Feehery: GOP should look for spending compromise along with investigation of a compromised president 

I didn’t support impeaching Bill Clinton in the aftermath of 1998 elections. Although his conduct in the Oval Office was disgraceful, I thought a bipartisan censure would have been more impactful on President Clinton’s popularity ratings and would have put Congress on record as disapproving of the president’s actions. 

There is no censure option with Joe Biden.  

You are reading: Feehery: GOP should look for spending compromise along with investigation of a compromised president 

Either the president is running a fully corrupt family business, or he is being unfairly accused for the sins of his son.   

I don’t know which assertion is most accurate, which is why I fully support House Speaker Kevin McCarthy’s (R-Calif.) initial efforts to launch an impeachment inquiry.   

When I first began working in the House of Representatives in 1989, impeachment was more of an idle threat than an actual parliamentary tactic. Sure, Democrats, such as Rep. Henry Gonzalez (D-Texas), threatened to impeach Ronald Reagan over Iran-Contra, and to impeach George H.W. Bush over the Gulf War, but those efforts weren’t taken seriously by the mainstream media or by Congress.  

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But things changed when Congress flipped to the Republicans and the White House flipped to the Democrats. Some Republicans were eager to oust the popular Bill Clinton over his many transgressions, including his dalliance with White House intern Monica Lewinsky.  

George W. Bush had the good fortune to have a Republican majority for six out of his eight years in the White House, so he was largely protected from any Democratic impeachment inquiries. Republicans knew that any effort to impeach Barack Obama would hurt them politically, so they largely demurred.  

Donald Trump’s threat to the established order was so profound that Rep. Nancy Pelosi (D-Calif.) focused on Trump’s impeachment and removal from office. When the Mueller Report found scant evidence of any impeachable offense, the Democrats manufactured one when Trump asked Ukrainian President Volodymyr Zelensky to give him dirt on Joe Biden.  

It may not have been the perfect phone call that Trump insists it was, but it was impeachable only for those who found Trump a menace to the status quo.   

It is too early to tell if McCarthy’s impeachment inquiry will lead to an actual vote to impeach, but there is enough smoke to find out if there is an actual fire.   

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Much of the media prefers smokescreens to smoke investigations. They keep saying there is no evidence that Biden personally benefitted from his son Hunter’s business arrangements with well-connected Ukrainian and Chinese powerbrokers.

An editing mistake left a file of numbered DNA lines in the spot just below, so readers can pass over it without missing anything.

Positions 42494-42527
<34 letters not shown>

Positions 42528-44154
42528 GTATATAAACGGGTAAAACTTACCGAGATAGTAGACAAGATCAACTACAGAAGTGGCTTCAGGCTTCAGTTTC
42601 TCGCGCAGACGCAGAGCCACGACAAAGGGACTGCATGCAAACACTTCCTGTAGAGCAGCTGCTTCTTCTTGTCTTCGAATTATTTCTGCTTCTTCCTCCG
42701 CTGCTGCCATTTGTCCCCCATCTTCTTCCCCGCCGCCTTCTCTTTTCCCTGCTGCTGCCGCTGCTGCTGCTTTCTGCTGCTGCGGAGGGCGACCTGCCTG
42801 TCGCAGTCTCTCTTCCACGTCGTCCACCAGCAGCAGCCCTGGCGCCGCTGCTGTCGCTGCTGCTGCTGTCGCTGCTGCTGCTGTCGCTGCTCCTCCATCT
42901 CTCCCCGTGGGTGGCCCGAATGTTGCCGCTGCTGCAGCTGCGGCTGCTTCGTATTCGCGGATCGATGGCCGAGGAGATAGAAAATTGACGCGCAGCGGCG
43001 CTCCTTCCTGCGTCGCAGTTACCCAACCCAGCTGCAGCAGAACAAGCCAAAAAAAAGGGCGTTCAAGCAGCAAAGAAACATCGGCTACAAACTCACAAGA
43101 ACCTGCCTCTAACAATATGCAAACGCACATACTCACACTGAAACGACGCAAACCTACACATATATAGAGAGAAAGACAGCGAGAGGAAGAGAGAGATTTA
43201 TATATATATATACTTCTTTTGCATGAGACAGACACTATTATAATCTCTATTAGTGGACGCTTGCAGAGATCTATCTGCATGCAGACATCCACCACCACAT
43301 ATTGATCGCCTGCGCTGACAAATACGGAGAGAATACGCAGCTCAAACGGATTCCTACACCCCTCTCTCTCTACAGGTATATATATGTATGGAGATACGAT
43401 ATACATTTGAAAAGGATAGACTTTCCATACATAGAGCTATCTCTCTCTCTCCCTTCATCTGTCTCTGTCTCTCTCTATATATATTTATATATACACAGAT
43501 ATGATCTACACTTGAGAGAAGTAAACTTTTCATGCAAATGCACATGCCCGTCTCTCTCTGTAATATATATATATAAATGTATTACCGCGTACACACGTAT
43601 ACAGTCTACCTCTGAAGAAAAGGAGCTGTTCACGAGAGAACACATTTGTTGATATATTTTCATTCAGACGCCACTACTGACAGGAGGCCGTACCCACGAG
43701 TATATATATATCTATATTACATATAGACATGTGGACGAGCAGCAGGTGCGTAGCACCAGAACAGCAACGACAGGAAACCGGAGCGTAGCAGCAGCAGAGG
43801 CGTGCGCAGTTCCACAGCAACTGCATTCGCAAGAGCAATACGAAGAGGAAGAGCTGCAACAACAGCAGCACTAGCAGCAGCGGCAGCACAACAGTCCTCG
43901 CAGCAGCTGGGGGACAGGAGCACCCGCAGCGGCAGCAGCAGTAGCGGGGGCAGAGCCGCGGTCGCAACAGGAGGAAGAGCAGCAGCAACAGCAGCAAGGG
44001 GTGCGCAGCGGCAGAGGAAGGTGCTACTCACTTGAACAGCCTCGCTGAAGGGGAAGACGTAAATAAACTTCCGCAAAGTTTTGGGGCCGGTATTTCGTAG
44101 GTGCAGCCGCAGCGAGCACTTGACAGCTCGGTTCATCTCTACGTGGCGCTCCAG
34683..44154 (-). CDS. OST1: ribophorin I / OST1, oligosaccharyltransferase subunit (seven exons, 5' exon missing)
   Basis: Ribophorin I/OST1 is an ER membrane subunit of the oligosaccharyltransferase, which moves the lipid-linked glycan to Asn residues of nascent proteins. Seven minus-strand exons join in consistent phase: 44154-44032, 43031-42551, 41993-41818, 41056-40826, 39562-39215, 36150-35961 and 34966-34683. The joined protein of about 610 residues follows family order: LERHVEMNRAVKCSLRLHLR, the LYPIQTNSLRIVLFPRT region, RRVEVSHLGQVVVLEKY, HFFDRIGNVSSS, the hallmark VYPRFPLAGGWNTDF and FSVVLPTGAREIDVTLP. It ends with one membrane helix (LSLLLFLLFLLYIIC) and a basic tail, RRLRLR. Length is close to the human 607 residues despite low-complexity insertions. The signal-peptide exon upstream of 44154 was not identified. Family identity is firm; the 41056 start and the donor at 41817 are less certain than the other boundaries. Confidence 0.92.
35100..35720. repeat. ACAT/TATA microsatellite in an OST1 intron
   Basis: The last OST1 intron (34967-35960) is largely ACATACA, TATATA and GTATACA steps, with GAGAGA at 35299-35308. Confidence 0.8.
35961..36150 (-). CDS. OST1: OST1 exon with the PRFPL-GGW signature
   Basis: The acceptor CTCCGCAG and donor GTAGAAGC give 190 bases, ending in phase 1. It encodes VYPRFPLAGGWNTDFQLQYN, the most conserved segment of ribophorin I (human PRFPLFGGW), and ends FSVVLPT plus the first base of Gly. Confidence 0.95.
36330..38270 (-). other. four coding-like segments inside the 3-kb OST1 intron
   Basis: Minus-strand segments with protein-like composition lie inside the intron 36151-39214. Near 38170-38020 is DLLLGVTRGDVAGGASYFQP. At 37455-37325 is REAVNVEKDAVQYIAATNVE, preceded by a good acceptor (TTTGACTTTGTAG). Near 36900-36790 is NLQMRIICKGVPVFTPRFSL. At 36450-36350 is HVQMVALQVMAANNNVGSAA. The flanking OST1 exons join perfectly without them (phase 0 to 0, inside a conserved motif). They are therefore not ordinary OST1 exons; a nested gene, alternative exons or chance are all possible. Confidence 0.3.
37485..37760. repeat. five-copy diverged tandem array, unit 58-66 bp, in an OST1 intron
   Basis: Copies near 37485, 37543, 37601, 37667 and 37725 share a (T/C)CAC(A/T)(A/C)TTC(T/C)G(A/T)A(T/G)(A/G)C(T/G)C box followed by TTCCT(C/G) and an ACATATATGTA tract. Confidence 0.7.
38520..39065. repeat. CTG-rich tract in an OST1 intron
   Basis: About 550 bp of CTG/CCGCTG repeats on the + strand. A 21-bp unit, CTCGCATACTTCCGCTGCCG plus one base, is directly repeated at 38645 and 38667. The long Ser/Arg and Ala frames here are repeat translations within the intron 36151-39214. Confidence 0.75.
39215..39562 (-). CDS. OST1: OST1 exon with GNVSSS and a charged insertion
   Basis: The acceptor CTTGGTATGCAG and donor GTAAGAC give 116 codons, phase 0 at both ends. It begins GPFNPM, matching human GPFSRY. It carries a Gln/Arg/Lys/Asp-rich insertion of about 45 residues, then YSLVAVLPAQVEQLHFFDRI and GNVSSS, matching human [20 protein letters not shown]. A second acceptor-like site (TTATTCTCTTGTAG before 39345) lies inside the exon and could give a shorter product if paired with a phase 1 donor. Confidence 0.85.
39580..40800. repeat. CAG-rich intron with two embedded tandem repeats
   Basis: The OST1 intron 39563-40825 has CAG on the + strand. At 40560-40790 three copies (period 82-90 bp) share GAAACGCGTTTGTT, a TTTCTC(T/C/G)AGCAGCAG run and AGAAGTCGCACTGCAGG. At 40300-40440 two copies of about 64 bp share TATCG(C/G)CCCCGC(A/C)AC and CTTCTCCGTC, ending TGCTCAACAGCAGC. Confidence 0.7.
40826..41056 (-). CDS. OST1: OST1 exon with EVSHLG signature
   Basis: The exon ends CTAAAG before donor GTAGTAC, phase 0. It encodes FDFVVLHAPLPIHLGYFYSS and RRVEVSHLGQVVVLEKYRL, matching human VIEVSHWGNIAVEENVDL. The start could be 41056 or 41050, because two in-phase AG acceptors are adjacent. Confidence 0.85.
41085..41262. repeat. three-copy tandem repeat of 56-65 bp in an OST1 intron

Of course Joe Biden benefitted from Hunter’s business arrangements. They shared a bank account. Money is fungible, influence is intangible and corruption is at least partly in the eye of the beholder. That the media will find it more difficult to ignore the legitimate investigation of President Biden is but one of the salutary impacts of this impeachment investigation.  

Of course, such inquiries don’t have to focus only on the Hunter and Joe relationship. As with other corruption investigations, these inquiries could lead to other, more troubling questions, such as what role the intelligence community might have played in the 2020 presidential campaign and how the Biden White House may have colluded with Big Tech to eviscerate the First Amendment, among others. 

But this impeachment inquiry will succeed only if Republicans can get out of their own way and keep the government open. A prolonged shutdown will only strengthen President Biden’s approval ratings and raise questions about the competence of Republican investigators.   

Some of the most ardent Biden critics are also among the most determined to shut down the government. But these hardliners can’t have it all. They can either thoroughly investigate the president or prepare for a long and painful budget standoff. I would choose a compromise on the spending bills and a comprehensive investigation into a compromised president. That’s the better path for the House GOP. 

Feehery, a partner at EFB Advocacy, blogs at thefeeherytheory.com. He served as spokesman to former House Speaker Dennis Hastert (R-Ill.), as communications director to former House Majority Whip Tom DeLay (R-Texas) and as a speechwriter to former House Minority Leader Bob Michel (R-Ill.).  

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